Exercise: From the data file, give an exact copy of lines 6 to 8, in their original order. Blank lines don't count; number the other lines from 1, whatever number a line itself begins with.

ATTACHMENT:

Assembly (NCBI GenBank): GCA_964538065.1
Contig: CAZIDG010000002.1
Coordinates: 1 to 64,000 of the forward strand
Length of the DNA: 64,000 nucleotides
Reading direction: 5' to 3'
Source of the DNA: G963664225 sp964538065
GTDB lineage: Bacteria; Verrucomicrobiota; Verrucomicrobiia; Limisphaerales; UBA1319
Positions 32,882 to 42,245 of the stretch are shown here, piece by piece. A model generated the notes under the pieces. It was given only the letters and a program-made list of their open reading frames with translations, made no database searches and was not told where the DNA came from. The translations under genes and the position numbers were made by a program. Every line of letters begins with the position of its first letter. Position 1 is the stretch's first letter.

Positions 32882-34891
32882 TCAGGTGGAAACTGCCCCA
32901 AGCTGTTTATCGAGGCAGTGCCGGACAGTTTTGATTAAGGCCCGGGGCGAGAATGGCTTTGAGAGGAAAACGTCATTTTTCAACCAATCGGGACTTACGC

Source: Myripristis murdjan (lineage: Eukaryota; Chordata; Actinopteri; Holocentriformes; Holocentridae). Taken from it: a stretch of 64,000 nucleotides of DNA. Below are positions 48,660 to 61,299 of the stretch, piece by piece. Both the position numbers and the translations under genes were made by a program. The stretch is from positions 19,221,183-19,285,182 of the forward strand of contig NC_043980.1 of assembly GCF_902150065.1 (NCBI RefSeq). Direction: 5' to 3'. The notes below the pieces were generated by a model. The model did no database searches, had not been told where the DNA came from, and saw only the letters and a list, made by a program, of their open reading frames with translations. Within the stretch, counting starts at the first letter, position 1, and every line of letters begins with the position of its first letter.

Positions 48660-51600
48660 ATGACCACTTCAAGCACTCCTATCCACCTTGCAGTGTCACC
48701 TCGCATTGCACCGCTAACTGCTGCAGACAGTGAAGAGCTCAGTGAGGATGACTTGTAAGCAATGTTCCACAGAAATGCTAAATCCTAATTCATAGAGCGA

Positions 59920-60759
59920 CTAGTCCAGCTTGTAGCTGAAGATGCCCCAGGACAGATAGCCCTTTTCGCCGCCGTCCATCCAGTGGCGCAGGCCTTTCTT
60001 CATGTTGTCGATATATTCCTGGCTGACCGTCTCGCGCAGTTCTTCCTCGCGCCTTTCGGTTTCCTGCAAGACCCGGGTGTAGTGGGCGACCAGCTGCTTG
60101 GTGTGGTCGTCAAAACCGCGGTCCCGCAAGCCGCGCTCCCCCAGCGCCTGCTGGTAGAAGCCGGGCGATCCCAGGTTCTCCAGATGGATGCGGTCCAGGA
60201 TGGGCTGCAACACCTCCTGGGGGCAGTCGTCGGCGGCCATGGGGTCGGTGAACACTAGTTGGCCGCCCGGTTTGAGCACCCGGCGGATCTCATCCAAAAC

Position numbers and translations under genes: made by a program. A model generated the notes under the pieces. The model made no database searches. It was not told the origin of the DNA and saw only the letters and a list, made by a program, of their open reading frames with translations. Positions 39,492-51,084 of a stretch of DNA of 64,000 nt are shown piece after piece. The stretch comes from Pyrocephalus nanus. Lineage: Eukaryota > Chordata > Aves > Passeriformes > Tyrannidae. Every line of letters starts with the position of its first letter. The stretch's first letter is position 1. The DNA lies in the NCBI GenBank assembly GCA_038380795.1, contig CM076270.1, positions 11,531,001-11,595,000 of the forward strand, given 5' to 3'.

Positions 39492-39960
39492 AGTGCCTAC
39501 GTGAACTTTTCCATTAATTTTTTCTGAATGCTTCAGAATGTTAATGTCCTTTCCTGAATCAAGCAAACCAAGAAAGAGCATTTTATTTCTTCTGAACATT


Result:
Source of the DNA: G963664225 sp964538065
GTDB lineage: Bacteria; Verrucomicrobiota; Verrucomicrobiia; Limisphaerales; UBA1319
Positions 32,882 to 42,245 of the stretch are shown here, piece by piece. A model generated the notes under the pieces. It was given only the letters and a program-made list of their open reading frames with translations, made no database searches and was not told where the DNA came from. The translations under genes and the position numbers were made by a program. Every line of letters begins with the position of its first letter. Position 1 is the stretch's first letter.